To many ancient societies, fire was the connection between humanity and the divine. It was what separated people from animals, and was an avenue for making offerings to receive the favor of the gods.

Fire divination began as an extension of sacrificial rites. After an animal or other offering was burned in the flames, diviners would interpret the fire, smoke, coals, and ashes to see if the offering was accepted.

In ancient Greece, priestesses at the temple of Athena practiced pyromancy. It’s believed that devotees of other deities, especially Hephaestus, may have done so as well.

In eastern Asia, fire divination often involved casting animal bones in the fire. The fire would mark the bones and cause them to crack, and diviners would interpret these cracks and marks.

Getting Started With Fire Divination

Getting started with fire divination is relatively easy. The simplest way to do this is to use a candle. If you perform ritual magic, you may wish to try reading a candle you’re using for a candle spell.

As with anything involving fire, always practice basic fire safety. Burn things only in a fireproof vessel, and always have a way to douse or smother the flames if necessary.

When you are ready, set up your candle in a draft-free room. Sit quietly in front of the flame, in a relaxed posture. The candle should be about eighteen inches in front of you — close enough for you to see the flame, but far enough that you can also see any smoke or wax puddles produced by it.

Calm your mind, and ask a question. Focus on this question as you gaze at the flame. If your candle is part of a magical working, you may wish to focus on divining the energy of the spell.

Watch how the flame behaves. If the flame remains small and dim, that signals a poor omen or low magical energy. If it’s high, bright, and steady, this is a good omen and strong, consistent energy.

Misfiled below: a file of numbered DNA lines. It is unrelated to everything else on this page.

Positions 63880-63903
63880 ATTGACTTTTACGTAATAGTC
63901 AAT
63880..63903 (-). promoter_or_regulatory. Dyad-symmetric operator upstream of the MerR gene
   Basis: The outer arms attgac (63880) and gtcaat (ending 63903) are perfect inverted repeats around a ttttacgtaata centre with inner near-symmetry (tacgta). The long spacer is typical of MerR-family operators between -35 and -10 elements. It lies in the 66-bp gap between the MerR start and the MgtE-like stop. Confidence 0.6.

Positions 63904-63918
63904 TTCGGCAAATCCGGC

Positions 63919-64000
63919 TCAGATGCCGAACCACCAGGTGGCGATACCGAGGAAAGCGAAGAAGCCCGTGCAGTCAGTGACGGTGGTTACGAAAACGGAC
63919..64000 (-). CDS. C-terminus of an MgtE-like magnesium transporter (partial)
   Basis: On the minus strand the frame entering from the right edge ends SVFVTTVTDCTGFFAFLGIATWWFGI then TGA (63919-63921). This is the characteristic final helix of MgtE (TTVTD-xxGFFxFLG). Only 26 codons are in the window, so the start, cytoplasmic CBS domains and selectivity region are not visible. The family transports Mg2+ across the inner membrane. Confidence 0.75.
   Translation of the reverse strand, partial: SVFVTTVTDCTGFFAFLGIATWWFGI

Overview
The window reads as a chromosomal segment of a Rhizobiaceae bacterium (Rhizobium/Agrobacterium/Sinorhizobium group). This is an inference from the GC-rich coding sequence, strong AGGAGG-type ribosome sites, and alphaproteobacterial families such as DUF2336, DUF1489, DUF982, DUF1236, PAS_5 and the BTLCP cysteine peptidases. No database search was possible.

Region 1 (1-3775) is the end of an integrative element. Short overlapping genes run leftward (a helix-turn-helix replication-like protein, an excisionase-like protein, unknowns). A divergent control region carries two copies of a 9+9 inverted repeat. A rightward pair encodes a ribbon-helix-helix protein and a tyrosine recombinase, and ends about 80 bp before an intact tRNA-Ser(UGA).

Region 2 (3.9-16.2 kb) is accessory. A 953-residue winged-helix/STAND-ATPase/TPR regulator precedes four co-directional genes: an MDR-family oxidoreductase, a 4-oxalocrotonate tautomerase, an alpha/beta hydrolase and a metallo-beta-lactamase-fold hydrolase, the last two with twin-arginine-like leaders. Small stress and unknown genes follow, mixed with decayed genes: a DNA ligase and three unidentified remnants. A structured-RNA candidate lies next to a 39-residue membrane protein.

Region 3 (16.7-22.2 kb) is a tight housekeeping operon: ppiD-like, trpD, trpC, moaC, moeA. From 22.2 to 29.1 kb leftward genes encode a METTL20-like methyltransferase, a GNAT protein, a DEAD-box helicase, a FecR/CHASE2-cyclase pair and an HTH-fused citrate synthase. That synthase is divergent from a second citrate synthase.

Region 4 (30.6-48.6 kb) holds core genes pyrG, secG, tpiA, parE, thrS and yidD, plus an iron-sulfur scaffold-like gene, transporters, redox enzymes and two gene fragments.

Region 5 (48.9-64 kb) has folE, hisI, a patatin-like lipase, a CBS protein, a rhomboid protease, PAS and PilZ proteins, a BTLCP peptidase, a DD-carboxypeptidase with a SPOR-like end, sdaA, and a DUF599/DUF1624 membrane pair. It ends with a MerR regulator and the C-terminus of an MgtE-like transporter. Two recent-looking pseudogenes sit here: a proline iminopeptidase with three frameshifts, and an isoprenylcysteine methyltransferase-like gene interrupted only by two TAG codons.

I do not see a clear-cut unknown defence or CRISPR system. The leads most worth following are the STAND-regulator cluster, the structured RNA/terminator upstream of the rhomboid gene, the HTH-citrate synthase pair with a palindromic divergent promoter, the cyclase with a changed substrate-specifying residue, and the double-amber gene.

If it flares up brightly and then shrinks, this signifies a brief run of good luck. If the flame flickers, dances, or spirals, this can indicate problems, complications, or states of high, chaotic energy.

Watch the smoke. If it moves away from you, that indicates a negative answer. It’s a good sign in banishing spells, but a bad one in spells designed to draw things to you. If it moves toward you, that indicates a positive answer. It’s a bad sign in banishing spells, but a good one for drawing magic.

Observe the wax. If it falls to the left of the candle, this may indicate a “no.” If it falls to the right, it may indicate a “yes.”

Look at the remains of the candle. If the fire burned it away completely, that’s a good sign. If there are still dregs of wax, dried herbs, or burned-up wick, you can try to read them the way you might read tea leaves.

Fire has been humanity’s oldest magical tool. Like a living thing, it breathes, eats, grows, and dies.

If you know how to interpret its language, it can talk to you. Calm your mind, watch a fire with intention, and listen. You may make some amazing discoveries in the flames.

As an Amazon Associate, Terravara earns from qualifying purchases at no additional cost to readers.

Similar Articles